SMASHING GENDER STEREOTYPES
How do you deal with it? The icky parent who overturns their son’s request for a unicorn or rejects their daughter’s desire to be a superhero because it just doesn’t fit with their ideas of gender identity.
In their first years all children love colour – both male and female toddlers love rainbows, flowers and glitter and will freely and without embarrassment ask for them. Parents are usually happy to go along with this until they seem to reach late pre-school, early Primary school when ideas of what it means to be a ‘boy’ or ‘girl’ become entrenched. What does this mean? Well from experience it means girls are supposed to like pink, fairies and butterflies (“She’d like something pretty and girly”) and boys only want something nasty, scary or action-themed and, for whatever reason; social conditioning, peer pressure or genuine desire, these are the patterns which occur. Ok so what’s wrong with all this? Surely it’s normal for boys and girls to want different things?
Firstly, we have to be clear what ‘normal’ means, I think we can all agree that we are right to encourage people to be who they want to be and if that means stepping outside society’s defined ideas of gender then good! Girls generally have an easier time of asking for a superhero than a pre-teen male wanting a fairy but I still hear the cry “because she’s a tomboy” from peers and parents and it’s a rare parent who allows their son to be Elsa or a butterfly without some reference to it from mum or a shuffling of feet and shrug of shoulders from the dad. As artists working with children we need to re-define boundaries so that boys and girls are not only comfortable and confident asking for the design they want but parents are taught that it’s ok.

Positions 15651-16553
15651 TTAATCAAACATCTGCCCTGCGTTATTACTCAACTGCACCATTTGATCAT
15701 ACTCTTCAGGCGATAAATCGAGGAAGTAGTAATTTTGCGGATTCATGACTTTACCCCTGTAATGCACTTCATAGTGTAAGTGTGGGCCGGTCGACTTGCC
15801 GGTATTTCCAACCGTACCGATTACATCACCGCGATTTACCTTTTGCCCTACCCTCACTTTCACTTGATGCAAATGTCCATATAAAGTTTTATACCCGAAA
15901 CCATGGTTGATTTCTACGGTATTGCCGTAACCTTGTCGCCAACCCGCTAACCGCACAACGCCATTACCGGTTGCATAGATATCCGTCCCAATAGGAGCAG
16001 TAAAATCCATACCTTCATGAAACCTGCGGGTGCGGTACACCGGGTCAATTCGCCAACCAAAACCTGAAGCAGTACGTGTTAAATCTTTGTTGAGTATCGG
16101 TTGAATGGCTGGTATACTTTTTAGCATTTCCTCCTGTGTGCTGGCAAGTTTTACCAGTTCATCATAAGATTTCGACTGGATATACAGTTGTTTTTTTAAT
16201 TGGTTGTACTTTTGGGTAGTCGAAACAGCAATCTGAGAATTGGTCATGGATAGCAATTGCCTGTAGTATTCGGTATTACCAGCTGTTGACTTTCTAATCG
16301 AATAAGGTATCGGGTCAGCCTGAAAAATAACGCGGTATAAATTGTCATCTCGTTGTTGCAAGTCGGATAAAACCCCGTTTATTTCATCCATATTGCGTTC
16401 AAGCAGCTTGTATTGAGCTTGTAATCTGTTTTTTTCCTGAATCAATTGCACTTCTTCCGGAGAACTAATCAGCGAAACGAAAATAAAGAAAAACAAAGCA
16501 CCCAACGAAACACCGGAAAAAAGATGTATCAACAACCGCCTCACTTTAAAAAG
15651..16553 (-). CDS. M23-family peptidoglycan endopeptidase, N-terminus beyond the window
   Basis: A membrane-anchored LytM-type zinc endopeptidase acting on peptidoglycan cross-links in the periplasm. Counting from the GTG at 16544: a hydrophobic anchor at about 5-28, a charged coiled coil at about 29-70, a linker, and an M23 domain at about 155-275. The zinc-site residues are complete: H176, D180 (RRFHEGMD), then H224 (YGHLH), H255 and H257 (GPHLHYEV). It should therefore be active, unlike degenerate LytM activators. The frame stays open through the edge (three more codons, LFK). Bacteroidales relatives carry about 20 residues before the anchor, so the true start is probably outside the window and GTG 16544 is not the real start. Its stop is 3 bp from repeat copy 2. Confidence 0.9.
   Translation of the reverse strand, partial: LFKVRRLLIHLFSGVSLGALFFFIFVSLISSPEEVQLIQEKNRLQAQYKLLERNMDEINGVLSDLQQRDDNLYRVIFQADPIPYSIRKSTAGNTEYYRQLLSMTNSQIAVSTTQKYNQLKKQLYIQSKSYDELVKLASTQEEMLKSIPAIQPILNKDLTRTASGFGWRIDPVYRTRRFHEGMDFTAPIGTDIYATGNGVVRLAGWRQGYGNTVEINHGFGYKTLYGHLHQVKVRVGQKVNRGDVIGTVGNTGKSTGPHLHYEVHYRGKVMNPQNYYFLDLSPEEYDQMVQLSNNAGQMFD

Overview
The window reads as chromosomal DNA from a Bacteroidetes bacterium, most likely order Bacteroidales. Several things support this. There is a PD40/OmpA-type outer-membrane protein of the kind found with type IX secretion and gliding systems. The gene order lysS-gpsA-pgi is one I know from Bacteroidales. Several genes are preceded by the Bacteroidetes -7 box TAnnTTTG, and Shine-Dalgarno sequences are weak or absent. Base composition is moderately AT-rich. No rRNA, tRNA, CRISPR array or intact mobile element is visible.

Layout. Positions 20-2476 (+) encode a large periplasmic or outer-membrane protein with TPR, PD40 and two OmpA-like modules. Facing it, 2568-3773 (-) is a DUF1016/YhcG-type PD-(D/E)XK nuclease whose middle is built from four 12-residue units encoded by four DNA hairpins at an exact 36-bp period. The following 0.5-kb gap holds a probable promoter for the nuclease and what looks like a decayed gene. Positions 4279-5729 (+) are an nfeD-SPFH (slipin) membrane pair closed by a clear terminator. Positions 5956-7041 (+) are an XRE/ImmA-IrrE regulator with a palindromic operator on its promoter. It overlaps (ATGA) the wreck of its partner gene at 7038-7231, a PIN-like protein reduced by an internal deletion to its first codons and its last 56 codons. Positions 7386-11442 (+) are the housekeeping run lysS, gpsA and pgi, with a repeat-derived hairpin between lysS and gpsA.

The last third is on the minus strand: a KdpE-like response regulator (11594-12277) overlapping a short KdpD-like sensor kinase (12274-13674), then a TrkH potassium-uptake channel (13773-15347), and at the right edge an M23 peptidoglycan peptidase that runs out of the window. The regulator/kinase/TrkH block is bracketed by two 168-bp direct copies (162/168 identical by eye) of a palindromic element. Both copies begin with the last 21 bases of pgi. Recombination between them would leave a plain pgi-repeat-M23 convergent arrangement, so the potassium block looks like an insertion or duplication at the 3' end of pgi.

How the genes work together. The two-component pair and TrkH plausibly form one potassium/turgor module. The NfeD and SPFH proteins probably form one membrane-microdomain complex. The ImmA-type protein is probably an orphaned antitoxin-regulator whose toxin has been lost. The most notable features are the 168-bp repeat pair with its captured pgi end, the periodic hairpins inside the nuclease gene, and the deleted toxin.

So how do you deal with it? Listen to the parent or the child? My preferred method is the ‘I can’t hear adults’ one – lean closer to the child and ask them quietly what they’d like. It’s pretty effective but can take guts when you first start out for fear of not pleasing the people who are ‘in charge’. Or go loud and confident, ask boys what they’d like and include rainbow and unicorn. Ditto girls with monsters and vampires. For many children, and adults, face painting is an escape and we as face painters have the poser quite literally in our hands to help make a person’s wishes come true. It’s a real privilege and responsibility and we all need to remember to use that power wisely.